Today, a lot of Nigerian coaches are testing their mettle handling foreign clubs. In the past such jobs were centred in the African continent, but these days, we have seen Nigerians coaching club sides in Europe. The number is growing by the day, from Mike Emenalo, to Sunday Oliseh, Daniel Amokachi, Emmanuel Amuneke and Maureen Mmadu, the list is growing as more ex-internationals are delving into coaching and acquiring CAF and FIFA coaching badges DAPO SOTUMINU reports
Adegboye Onigbinde (Trinidad & Tobago 2000-2001):
Chief Adegboye Onigbinde, one of the most successful Nigerian football managers in history was in Trinidad and Tobago from 2000 to 2001 where he helped transformed the country’s football from the most important stage of development, the national Under-17 team. He spread his tentacles to the grassroots where he fished out quality youth players who became top stars in the country’s football years after their discovery. After coaching at the club level at Water Corporateion of Ibadan and Shooting Stars Sports Club of Ibadan, Onigbinde coached Nigeria national team at the 1984 Nations Cup where he helped the country to win silver. Majority of the players discovered for the 1984 Nations Cup played for Nigeria in the next 10 years. He returned to coach the Eagles at the FIFA World Cup 2002 emerging as the first Nigerian to handle a team at the World Cup finals.
Harrison Okagbue (Uganda 1999-2001):
One of the few Nigerians to have handled a foreign team in the late 90s. Harrison became the coach of the Cranes of Uganda in 1999 and his time there spanned 3 years till 2001. The ex-Eagles defender played in the Nigerian league in the 70’s with the now-defunct Sharks and Rangers before retiring in 1980. He moved to Uganda in 1999 and was appointed the coach of the Ugandan National team, however after a 3-0 loss to Togo at home in an African Nations Cup qualifier he was sacked. Since then he hasn’t coached another National team and has retired from active sporting activities.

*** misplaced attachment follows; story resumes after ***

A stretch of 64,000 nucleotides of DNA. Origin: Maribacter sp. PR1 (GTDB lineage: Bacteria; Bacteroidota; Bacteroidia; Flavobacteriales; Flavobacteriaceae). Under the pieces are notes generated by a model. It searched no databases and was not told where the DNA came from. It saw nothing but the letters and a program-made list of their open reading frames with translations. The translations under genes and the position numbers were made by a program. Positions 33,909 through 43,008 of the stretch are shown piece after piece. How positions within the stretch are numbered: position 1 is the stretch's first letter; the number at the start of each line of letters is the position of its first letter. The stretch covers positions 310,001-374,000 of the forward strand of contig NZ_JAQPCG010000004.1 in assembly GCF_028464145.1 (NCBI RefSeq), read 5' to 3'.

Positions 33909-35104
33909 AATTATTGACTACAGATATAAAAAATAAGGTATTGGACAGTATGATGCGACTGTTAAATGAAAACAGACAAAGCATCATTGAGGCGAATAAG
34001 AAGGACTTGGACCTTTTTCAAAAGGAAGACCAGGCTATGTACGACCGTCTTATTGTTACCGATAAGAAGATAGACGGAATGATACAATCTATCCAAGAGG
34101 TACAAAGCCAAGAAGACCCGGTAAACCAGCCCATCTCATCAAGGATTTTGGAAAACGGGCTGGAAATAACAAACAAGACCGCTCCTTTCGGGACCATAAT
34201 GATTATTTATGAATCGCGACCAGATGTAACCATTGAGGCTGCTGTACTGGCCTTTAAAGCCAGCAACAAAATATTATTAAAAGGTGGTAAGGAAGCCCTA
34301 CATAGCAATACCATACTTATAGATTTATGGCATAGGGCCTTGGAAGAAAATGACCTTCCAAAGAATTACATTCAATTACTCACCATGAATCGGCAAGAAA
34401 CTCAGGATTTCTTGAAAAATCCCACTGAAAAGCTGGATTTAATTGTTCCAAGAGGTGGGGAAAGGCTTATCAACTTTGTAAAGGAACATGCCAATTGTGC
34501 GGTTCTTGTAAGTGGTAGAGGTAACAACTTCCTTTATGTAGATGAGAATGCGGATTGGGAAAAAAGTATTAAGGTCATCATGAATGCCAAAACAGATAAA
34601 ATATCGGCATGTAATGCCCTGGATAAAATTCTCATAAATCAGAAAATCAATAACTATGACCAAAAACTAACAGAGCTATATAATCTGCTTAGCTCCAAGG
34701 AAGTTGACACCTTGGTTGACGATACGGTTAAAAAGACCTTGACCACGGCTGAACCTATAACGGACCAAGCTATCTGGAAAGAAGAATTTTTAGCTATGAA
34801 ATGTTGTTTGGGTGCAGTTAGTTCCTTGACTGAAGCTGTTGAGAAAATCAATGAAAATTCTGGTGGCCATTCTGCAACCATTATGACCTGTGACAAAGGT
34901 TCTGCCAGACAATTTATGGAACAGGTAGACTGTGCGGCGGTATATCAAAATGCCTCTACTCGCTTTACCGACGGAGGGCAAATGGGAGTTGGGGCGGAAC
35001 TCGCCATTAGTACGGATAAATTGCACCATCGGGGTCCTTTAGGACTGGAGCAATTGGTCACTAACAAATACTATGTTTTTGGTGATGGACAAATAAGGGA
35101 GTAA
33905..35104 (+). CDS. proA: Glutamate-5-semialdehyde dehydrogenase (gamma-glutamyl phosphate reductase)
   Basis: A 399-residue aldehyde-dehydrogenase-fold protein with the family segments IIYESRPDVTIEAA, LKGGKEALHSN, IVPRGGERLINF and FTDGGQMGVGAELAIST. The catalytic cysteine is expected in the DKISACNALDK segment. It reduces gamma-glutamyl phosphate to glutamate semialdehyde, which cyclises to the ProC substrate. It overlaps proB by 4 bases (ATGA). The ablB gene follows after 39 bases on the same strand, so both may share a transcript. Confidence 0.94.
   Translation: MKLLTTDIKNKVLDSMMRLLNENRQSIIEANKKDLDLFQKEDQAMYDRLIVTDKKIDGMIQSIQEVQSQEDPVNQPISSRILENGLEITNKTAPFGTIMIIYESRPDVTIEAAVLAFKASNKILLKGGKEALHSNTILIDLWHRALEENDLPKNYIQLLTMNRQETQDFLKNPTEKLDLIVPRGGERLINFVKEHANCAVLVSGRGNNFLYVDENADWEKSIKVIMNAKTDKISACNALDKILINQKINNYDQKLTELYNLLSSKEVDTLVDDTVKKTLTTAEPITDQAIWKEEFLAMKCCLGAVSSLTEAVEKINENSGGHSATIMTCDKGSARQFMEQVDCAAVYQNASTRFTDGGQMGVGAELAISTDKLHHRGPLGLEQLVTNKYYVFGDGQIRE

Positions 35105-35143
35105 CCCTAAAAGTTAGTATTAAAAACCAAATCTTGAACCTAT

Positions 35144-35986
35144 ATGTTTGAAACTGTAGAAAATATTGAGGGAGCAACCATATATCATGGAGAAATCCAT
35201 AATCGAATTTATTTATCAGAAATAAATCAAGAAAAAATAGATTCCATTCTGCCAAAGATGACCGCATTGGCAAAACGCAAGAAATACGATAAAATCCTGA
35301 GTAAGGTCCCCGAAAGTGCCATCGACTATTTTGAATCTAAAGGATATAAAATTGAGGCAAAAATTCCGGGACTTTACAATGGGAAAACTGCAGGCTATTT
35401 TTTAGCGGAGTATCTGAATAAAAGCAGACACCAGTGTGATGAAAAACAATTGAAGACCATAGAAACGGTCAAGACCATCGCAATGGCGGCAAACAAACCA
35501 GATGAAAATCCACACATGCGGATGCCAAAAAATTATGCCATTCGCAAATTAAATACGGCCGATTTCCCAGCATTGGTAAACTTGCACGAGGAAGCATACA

Christian Chukwu (Kenya 1998):
As a player, Chairman Christian Chukwu was the first Nigerian to lift the African Nations Cup trophy, he is also ex-captain of Rangers International. He started his coaching career in Lebanon in the mid-90s and was appointed as coach of the Kenyan national team in 1998 where he spent a year and failed to qualify them for any tournament.
Maureen Mmadu (Avaldsens & Avaldsens 2012- present):
After playing for various teams in Europe and Norway especially, Maureen became the first Female Nigerian coach to handle a European team. She boasts of a UEFA C coaching license and since 2012 she has been the assistant coach of Avaldsnes Women Football Club in Norwegian top flight, while she doubles as the main coach of Avaldsens 2, the junior team of Avaldsnes, in Division 2 of the Norwegian female league football. The Anambra-born midfielder is also a Coach Developer and has stated her interest in the Super Falcons’ job. As a player she is the first Nigerian footballer, male and female to reach 100 caps in the history of the national team, playing for the Super Falcons.
Micheal Emenalo (Chelsea 2010):
Barely three weeks ago, the ex-Enugu Rangers and Super Eagles World Cup defender left his role as the Technical Director of Chelsea Fc after serving for upmost of 10 years in that role. Before his appointment as Technical Director of Chelsea, the Nigerian star had served as an Assistant coach of the English champions. He was promoted from the post of Chief Scout to an assistant coach of the first team in November 2010. However less than a year later he was appointed as the Technical Director of the team, a role he left early November. He has since been linked with a move to AS Monaco of France.
Shuaibu Amodu (Orlando Pirates 1996-1997):
The late tactician had handled a few Nigerian club sides in the late 80s and early 90s but in 1996 he was appointed the chief coach of South African side, Orlando Pirates. He helped them to a third place finish in the PSL league. Amodu could be listed among Nigerian football’s unsung hero after he managed the National team five times qualifying the Super Eagles for the World Cup on two occasions (but was never allowed to handle the team at the World Cup proper). He also led the Nigerian national team to the 3rd place finish at the African Cup of Nations. He died on the 10th of June 2016 just days after the death of Stephen Keshi.
Culled from New Telegraph by Ike Onwubuya